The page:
Grizzly bears are Montana’s state animal. They are the emblem of our wildlife management agency. They are one of the reasons I feel so proud and fortunate to have grown up in this state—and so humble when I head into its mountains. We don’t need to hunt these magnificent creatures. Instead, by working together and being proactive, we can figure out how to protect property and keep livestock, and ourselves, safe in grizzly country. We can figure out how to reconnect Yellowstone-area bears with their nearest neighbors to the northwest. It will take work. But as Director Williams herself has reflected, “the honor of living in one of the few remaining states with healthy grizzly populations makes that effort more than worthwhile.”
This blog provides general information, not legal advice. If you need legal help, please consult a lawyer in your state.
Wyoming announced its plans to open grizzly bear hunting, now that the bruins in Greater Yellowstone no longer have the protection of the Endangered Species Act.
The reaction has been predictable. The people who didn’t want grizzlies delisted in the first place loudly protested.
“Wyoming’s reckless hunt ignores the fact that grizzly bears remain endangered in Yellowstone and across the west,” Andrea Santarsiere, an East Idaho-based senior attorney for the Center for Biological Diversity, said in a news release. “It’s tragic that these imperiled animals will be shot and killed so trophy hunters can stick heads on their walls.”
Montana Fish Wildlife and Parks Director Martha Williams said her agency will manage grizzly bears for long-term recovery. It plans to prevent conflicts with humans by “continuing to work hard at responding proactively to bear conflicts, and educating people and communities in grizzly country how to be bear aware,” she said.
To meet the overall population goals, 17 male and two female grizzlies are allowed to be killed within the so-called demographic monitoring area around Yellowstone and Grand Teton national parks. Wyoming has the largest area and quota, allowing 12 bears killed. It is also allowing the same number in ranches and other areas surrounding the central grizzly habitat.
Montana would have been allowed six males. Idaho would be allowed only one inside the habitat area, which includes most of Island Park and parts of Ashton in East Idaho next to Yellowstone.
Federal officials have told the Idaho commission to consider requiring all hunters to take a mandatory bear identification class, to ensure they kill what they’re after.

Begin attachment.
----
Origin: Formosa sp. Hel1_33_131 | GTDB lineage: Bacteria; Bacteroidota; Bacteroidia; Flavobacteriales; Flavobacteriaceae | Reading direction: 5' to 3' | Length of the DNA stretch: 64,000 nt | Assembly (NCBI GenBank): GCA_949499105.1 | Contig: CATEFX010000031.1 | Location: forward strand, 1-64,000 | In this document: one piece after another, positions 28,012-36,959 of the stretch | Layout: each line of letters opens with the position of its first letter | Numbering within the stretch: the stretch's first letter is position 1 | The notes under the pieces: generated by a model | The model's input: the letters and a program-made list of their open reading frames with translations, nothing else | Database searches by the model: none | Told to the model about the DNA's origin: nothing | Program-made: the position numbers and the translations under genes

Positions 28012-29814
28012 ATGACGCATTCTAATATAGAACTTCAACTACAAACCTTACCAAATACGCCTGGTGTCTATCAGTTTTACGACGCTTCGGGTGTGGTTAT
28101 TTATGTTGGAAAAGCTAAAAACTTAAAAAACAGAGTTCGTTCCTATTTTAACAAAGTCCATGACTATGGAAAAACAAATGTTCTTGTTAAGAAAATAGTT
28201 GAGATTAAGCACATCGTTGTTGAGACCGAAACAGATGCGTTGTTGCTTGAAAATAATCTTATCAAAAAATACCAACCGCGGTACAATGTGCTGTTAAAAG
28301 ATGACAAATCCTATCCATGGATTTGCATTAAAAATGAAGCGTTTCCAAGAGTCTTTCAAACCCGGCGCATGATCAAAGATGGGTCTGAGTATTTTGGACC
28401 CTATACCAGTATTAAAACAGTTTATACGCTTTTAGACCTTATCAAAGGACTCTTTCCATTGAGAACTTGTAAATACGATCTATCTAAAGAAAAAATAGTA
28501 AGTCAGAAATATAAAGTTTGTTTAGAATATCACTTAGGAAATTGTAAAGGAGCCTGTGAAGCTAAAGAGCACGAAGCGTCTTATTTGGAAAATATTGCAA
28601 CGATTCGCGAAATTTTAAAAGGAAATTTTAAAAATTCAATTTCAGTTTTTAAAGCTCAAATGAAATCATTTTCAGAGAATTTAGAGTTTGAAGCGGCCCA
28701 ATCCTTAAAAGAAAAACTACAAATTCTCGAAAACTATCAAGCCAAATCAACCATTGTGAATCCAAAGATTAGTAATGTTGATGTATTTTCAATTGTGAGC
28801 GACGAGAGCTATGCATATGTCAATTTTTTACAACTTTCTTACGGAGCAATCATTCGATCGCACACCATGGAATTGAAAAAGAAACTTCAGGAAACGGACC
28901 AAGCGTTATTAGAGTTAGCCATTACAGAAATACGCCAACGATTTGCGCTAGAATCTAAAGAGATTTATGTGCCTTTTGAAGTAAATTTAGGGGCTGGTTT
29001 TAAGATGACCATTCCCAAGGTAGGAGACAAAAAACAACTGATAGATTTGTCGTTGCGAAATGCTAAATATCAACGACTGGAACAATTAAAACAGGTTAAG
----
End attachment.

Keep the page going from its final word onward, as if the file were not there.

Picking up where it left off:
Idaho game managers may also ask the commission to allow additional grizzlies to be killed outside of that habitat area, in a region west to Interstate 15. That request would likely focus on the Palisades Wilderness Study Area south of the Tetons and the Big Hole Mountains west of Teton Valley. It also could include part of the Centennial Mountains. The latter is the most important wildlife corridor linking two of the largest, wildest landscapes left in the Lower 48: the 20-million-acre Greater Yellowstone ecosystem and the 22-million-acre Salmon-Selway ecosystem of Central Idaho.
If commissioners allow hunting in this critical wildlife corridor, they will make it harder for grizzly bears to migrate into Central Idaho — a region largely protected as wilderness without roads and development, and where grizzly bears were extirpated in the 1950s. Bears are still protected there under the Endangered Species Act, but only a few have wandered in from surrounding populations to the north, east and southeast.
Idaho still has grizzly bears up north in the Selkirk Mountains and the Cabinet-Yaaks near Sandpoint and Bonners Ferry. They remain protected as endangered, and the hunting proposal would not change that.
Meanwhile, our neighbor to the north, British Columbia, announced in December 2017 that it was ending grizzly hunting. The province has 15,000 grizzlies.
“It’s abundantly clear that most British Columbians do not support the killing of grizzlies,” said Doug Donaldson, British Columbia’s minister of Forests, Lands, Natural Resource Operations and Rural Development, according to the Fairbanks Daily News-Miner.
There are many hunters who share delisting opponents’ distaste for grizzly hunting. Even more don’t like the practice of bear baiting, using food and other attractants to lure bears in. They consider it a violation of fair chase ethics, though a stronger case can be made for its use to deal with bears that become habituated to humans.
With such a low quota, Fish and Game Director Virgil Moore told hunters in 2017 not to expect a hunting season right away. The commission should stick with that advice for now.
Three 2-year-old grizzly bears are startled by an female elk as they playfully roam Swan Lake Flats in Yellowstone National Park. Idaho Statesman file
Ancient groves of Douglas fir trees still stand in North Cascades National Park. The little-visited park — it receives less than one percent of the annual visitation of Yellowstone — can resemble the misty, prehistoric woods before the Pacific Northwest was settled. Wolverines, cougars, moose, and hundreds of other species of animals dwell here, living among ponds and beneath towering, pinnacled mountains.